Everything In Its Right Place: The Exchange Between Radiohead And Jazz

Radiohead’s incredibly unique, lush sound owes a lot more to jazz than most of their fans realize.

Few people would refute the statement that Radiohead is one of the most important and influential rock bands that have arisen in the last twenty years. However, Radiohead’s incredibly unique, lush sound owes a lot more to jazz than most of their fans realize. In fact, Radiohead appears to be in a constant dialogue with the jazz community. If Miles Davis is one of the band’s prime influences, they in turn receive acknowledgement from some of the most respected jazz musicians in today’s scene with a surprising number of covers. It is probably safe to say that recently Radiohead has become the rock band that garners the most attention from the jazz community.

Specifically, members of Radiohead have admitted that the band has been heavily influenced by the style, compositions, and nonconformist philosophy of legendary jazz trumpeter Miles Davis. The most extensive manifestation of this reverence is the fact that the biggest influence on Radiohead’s pivotal 1997 album ‘OK Computer’ was Davis’s 1969 landmark double album ‘Bitches Brew’. Other jazz musicians that have heavily influenced the band include bassist Charles Mingus, iconic saxophonist John Coltrane and his wife Alice (a pianist in her own right), and the avant-garde group the Art Ensemble of Chicago. Readers might also find interesting that ‘Pyramid Song’ off of 2001’s ‘Amnesiac’ was based directly on the Mingus song ‘Freedom’, an important foundational example of jazz poetry from the classic 1963 album ‘Mingus Mingus Mingus Mingus Mingus’.

Yet what makes Radiohead’s admiration for jazz especially profound is that the modern jazz community recognizes the acknowledgement and replies with an array of arrangements of Radiohead songs. This conversation not only confirms the distinguishable influence of jazz on Radiohead’s music, but that the band is using this influence skillfully enough for it to be turned back into the genre it was derived from.

Perhaps the most profound example comes from Robert Glasper, a highly respected pianist and an eager pioneer of fusing jazz with other genres, since his collaborators have included Mos Def and Bilal. Glasper wrote a bass-drums-piano arrangement that set ‘Everything In Its Right Place’ under the melody of Herbie Hancock’s jazz standard ‘Maiden Voyage’, creating a vivid instance of direct and intimate discussion and flawless integration between jazz and rock.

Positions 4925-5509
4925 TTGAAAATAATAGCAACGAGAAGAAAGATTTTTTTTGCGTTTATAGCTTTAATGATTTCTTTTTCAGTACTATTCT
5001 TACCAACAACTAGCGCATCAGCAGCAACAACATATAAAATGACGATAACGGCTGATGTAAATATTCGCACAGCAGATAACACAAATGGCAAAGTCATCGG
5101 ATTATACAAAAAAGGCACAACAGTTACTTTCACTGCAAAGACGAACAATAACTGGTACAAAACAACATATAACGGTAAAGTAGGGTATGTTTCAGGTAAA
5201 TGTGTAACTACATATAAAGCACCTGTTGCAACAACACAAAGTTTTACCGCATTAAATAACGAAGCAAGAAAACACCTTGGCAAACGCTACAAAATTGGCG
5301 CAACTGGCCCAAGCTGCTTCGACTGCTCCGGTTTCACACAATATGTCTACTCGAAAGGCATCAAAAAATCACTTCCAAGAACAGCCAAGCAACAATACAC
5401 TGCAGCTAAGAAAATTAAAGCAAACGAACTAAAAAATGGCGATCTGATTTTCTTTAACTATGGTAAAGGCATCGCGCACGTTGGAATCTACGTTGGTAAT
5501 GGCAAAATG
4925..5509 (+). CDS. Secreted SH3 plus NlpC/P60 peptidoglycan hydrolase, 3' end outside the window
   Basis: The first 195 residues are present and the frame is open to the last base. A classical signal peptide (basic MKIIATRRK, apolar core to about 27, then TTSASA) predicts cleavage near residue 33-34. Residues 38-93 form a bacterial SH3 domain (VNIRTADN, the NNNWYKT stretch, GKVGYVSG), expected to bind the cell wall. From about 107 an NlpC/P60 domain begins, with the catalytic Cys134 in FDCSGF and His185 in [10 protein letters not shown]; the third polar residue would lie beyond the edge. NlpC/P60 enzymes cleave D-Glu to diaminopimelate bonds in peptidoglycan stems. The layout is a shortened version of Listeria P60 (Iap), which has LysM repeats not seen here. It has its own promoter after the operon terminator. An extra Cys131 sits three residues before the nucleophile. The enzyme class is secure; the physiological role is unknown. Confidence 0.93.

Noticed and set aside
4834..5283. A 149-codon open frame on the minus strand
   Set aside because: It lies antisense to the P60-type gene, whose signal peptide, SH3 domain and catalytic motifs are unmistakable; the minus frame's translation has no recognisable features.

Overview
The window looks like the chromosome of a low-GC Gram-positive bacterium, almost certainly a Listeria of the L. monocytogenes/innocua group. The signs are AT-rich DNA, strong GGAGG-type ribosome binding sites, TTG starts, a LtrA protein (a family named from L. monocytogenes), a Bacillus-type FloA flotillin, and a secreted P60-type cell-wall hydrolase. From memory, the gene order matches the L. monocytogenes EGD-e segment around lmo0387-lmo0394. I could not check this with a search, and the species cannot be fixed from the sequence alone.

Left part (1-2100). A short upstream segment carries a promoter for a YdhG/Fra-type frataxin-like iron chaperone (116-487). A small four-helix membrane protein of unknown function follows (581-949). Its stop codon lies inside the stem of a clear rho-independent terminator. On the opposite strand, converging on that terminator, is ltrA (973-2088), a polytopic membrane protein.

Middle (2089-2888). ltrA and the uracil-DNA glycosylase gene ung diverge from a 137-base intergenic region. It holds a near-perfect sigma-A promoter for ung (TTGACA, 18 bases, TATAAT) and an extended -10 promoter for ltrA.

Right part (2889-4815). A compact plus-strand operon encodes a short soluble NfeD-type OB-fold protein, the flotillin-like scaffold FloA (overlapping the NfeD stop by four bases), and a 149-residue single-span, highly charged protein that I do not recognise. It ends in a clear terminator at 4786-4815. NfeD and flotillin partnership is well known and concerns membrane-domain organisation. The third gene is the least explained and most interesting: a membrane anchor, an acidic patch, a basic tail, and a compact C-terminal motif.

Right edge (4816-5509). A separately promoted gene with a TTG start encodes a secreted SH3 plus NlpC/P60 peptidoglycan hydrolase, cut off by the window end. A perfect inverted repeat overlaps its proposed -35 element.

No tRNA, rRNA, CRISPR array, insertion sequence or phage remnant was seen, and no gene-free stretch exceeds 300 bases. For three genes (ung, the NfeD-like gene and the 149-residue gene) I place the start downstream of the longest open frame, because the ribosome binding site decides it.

Robert Glasper - Maiden Voyage / Everything In Its Right Place:


The stream of jazz musicians who have covered Radiohead is long. The Bad Plus, a trio known for their eccentric re-workings of rock songs which have included Blondie’s ‘Heart of Glass’ and Nirvana’s ‘Smells Like Teen Spirit’, recorded a version of ‘Karma Police’ for a Radiohead tribute album entitled ‘Exit Music’. Modern saxophone icon Chris Potter recorded a version of ‘Morning Bell’ that can be found on his MySpace. New Orleans trumpeter Christian Scott created his own version of Thom Yorke’s ‘The Eraser’.  Brad Melhdau, a prolific jazz pianist, has played and recorded numerous covers of Radiohead songs, among them a solo piano version of ‘Paranoid Android’, and a particularly moving version of ‘Exit Music (For a Film)’.

The Bad Plus - Karma Police:


Christian Scott - The Eraser:


Brad Mehldau - Paranoid Android:


Brad Mehldau - Exit Music (For A Film):


Radiohead’s connection to jazz is a link that sneaks up on the avid fan through slow realization, yet once it hits it promises the discovery of a whole new dimension and meaning to their music. Not only will fans be encouraged to listen to the dynamic interpretations of familiar songs in an assumedly unfamiliar idiom, but also they will be tempted to go back into jazz history and listen to the formative jazz albums that shaped the band’s music. So in addition to giving us nearly twenty years of fantastic music, Radiohead appears to be doing us another favor by giving us a shove into the deep, rich world of jazz when we least expect it.